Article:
The news stories told me more.

William Ruto, 55, the self-proclaimed leader of Kenya’s “hustler nation” [his designation], was vice president for nine years but was now portraying himself as an outsider, representing the masses of frustrated young people, most of them poor, who just want to get ahead. He paints his rivals as elitist. That would include Raila Odinga, 77, who is running for president for the fifth time but who now has made an alliance with his former bitter rival, the outgoing president, Uhuru Kenyatta, who is backing him. The race is expected to be close.

Why should we care about Kenya?

“Since its first competitive multi-party elections 20 years ago, the East African nation has emerged as a burgeoning technology hub, a key counterterrorism partner, a source of world-class athletes and an anchor of stability in a region roiled by starvation and strife,” according to the newspaper article. Some 80 % of Kenyans voted in the 2017 election, making for a democracy in the midst of nations run by strongmen. 

There are major concerns now. The pandemic and the Ukrainian War have badly affected their economy, which already was struggling under heavy debt to China for financing a railroad and road projects. This was part of its trillion-dollar Belt and Road Initiative, aiming to expand China’s economic and political influence in Africa. China never has financed the completion of this construction, leaving the railroad to end abruptly in a field 200 miles short of its intended destination in neighboring Uganda. But the debt remains to be paid, and the railroad is further enmeshed in serious corruption charges. Meanwhile China is reconsidering its early investments in African infrastructure since it paid out large amounts of money to countries with shaky economies. But the Chinese government still seeks influence in Africa, as does Russia, which was supplying much of its grain.

The 54 nations and 1.4 billion people on the African continent are important enough to us that Secretary of State Antony Blinken just started a tour of countries there. His trip and the election in Kenya are more meaningful to me now, thanks to the conversation I enjoyed with the woman who may become a new friend.

Now back to travel. She enticed me to visit with a description of their magnificent sand beaches along the Indian Ocean. Travel, imagined or real, is a beautiful thing.

The following incidents have been reported by Suffolk County Police:


■ Target on Veterans Memorial Highway in Commack called the police on July 24 to report that a man allegedly stole assorted Hanes T-shirts and a Norelco electric razor valued at $180.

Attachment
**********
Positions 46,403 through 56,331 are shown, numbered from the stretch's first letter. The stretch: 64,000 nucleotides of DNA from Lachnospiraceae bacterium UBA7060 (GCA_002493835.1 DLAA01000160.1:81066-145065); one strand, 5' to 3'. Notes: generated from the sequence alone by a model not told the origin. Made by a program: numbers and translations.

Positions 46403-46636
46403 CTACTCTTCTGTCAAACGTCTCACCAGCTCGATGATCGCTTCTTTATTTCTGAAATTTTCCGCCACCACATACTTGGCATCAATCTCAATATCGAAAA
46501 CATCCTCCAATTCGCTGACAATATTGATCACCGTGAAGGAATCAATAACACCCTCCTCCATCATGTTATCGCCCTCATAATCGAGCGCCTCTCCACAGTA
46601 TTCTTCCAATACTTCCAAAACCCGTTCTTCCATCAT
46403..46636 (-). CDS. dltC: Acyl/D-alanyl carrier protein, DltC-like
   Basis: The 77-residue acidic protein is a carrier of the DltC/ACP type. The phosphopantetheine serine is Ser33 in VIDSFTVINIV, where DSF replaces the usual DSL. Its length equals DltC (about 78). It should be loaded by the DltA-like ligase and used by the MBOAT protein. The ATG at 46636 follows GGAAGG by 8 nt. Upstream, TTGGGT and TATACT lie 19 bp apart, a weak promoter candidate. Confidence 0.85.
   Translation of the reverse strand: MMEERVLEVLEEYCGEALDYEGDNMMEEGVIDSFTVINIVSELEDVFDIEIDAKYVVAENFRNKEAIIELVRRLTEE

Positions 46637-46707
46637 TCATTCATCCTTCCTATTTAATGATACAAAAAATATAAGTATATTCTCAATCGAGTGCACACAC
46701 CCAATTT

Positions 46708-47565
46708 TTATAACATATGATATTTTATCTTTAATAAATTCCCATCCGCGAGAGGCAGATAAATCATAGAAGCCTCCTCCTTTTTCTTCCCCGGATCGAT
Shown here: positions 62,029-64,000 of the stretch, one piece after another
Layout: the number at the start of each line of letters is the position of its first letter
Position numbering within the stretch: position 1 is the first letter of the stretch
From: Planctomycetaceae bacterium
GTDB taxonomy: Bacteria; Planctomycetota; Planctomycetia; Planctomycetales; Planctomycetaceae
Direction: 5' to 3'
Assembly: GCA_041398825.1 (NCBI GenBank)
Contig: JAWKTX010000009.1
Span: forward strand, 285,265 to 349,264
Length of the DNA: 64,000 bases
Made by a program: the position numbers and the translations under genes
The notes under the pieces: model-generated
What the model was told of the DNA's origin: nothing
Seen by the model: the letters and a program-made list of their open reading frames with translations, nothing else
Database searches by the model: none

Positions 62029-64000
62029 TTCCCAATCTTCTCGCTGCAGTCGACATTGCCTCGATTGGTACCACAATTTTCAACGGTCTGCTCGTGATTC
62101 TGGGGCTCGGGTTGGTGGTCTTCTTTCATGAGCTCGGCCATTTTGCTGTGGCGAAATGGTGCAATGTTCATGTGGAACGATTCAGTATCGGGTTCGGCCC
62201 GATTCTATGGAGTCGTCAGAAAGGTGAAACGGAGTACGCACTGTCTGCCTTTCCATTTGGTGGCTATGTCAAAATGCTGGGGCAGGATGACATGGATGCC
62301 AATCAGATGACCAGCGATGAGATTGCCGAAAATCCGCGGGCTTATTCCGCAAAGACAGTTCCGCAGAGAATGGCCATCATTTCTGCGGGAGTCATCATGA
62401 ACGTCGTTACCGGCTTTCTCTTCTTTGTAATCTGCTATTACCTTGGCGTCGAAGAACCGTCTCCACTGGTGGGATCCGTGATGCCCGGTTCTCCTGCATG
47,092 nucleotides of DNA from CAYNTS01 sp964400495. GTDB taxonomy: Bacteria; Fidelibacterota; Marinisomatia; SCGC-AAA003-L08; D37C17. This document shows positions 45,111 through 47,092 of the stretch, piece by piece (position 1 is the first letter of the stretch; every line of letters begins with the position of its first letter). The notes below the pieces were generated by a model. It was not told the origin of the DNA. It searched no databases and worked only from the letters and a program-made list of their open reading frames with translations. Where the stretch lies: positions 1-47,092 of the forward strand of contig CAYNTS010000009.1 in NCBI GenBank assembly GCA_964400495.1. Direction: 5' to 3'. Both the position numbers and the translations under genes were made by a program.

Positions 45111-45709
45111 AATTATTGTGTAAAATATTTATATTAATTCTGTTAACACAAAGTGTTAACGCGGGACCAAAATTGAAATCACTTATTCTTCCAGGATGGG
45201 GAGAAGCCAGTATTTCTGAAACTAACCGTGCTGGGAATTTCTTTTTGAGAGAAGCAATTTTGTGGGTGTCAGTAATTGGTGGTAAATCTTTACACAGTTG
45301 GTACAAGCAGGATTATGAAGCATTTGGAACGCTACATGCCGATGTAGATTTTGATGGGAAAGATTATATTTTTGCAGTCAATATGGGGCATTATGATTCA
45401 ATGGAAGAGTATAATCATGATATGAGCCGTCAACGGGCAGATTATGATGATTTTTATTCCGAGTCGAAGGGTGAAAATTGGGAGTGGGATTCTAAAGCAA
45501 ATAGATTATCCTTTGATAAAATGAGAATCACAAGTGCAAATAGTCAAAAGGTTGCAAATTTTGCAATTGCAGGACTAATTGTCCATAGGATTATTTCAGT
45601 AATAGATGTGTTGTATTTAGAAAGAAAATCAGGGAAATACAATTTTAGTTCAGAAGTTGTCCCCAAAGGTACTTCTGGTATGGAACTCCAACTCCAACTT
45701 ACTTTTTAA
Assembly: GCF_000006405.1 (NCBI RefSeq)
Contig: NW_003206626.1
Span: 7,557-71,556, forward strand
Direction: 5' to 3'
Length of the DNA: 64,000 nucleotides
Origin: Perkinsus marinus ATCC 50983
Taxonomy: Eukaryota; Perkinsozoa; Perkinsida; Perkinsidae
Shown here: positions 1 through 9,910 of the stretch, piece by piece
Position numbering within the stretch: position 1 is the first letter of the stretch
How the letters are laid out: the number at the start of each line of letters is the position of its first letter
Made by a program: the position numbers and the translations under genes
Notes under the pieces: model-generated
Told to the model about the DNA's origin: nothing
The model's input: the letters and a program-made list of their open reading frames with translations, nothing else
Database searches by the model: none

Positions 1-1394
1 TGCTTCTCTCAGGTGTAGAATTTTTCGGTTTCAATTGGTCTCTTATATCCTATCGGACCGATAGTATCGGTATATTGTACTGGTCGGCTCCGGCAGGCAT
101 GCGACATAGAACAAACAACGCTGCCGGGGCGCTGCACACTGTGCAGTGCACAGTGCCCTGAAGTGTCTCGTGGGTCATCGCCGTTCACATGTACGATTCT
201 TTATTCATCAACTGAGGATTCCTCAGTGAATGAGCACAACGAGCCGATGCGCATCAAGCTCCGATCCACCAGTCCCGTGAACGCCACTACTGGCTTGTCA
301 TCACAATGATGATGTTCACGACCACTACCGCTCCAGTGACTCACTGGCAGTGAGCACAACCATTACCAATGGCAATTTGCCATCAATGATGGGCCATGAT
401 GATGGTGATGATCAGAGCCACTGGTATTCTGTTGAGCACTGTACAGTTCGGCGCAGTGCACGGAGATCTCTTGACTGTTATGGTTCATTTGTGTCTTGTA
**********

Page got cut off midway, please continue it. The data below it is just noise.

■ Walmart on Crooked Hill Road in Commack reported a shoplifter on July 27. A man allegedly stole assorted soaps and food worth $53.

■ Home Depot on Jericho Turnpike in Commack reported a petit larceny on July 27. A man allegedly stole a Ryobi generator valued at approximately $700.


■ TD Bank on Pulaski Road in Greenlawn was robbed on July 31. A man entered the bank at approximately 1:10 p.m., and handed a teller a note demanding cash. The teller complied and gave the man cash from the drawer, police said.

Huntington Station 

■ Byron Martinez, 23, of Huntington Station was shot and killed after he answered a knock at the door at his home on 5th Avenue at 1:15 a.m. on Aug. 2. Suffolk County Police Homicide Squad detectives are investigating.

■ Sunglass Hut on Walt Whitman Road in Melville reported a grand larceny on July 27. Two women entered the store and allegedly stole seven designer sunglasses with a total value of $3250.

■ Best Buy on Walt Whitman Road in Huntington Station reported a shoplifter on July 24. A man allegedly stole two Apple watches worth $825.

■ Target on East Jericho Turnpike, Huntington Station called police on July 25 to report that a man allegedly stole assorted electronics valued at $104.

Kings Park

■ CVS on East Main Street in Kings Park reported that several youths entered the store on July 24 and allegedly grabbed assorted groceries valued at $500 before fleeing on bicycles.


■ A woman shopping at Uncle Giuseppe’s Marketplace on Walt Whitman Road in Melville reported that someone stole her wallet from her shopping cart and attempted to use her credit cards shortly after.

■ Dick’s Sporting Goods on Walt Whitman Road in Melville reported a shoplifter on July 26. A woman allegedly stole various Nike clothing valued at approximately $900.

■ A 2013 Acura MDX was reported stolen from the driveway of a residence on Naomi Court in Melville on July 25. The keys had been left insid

Port Jefferson Station

■ A black Ancheer electric mountain bike was reported stolen from the Long Island Rail Road parking lot off Main Street in Port Jefferson Station on July 27. The bike, valued at $700, had been locked.

■ An SE Performance bicycle valued at $1,000 was reported stolen from in front of Planet Fitness on Route 112 in Port Jefferson Station by an unknown man on July 27. 

■ A blue and yellow bicycle valued at approximately $215 was stolen from a bike rack in front of Rite Aid on Old Town Road in Port Jefferson Station on July 26. The bicycle had been unlocked.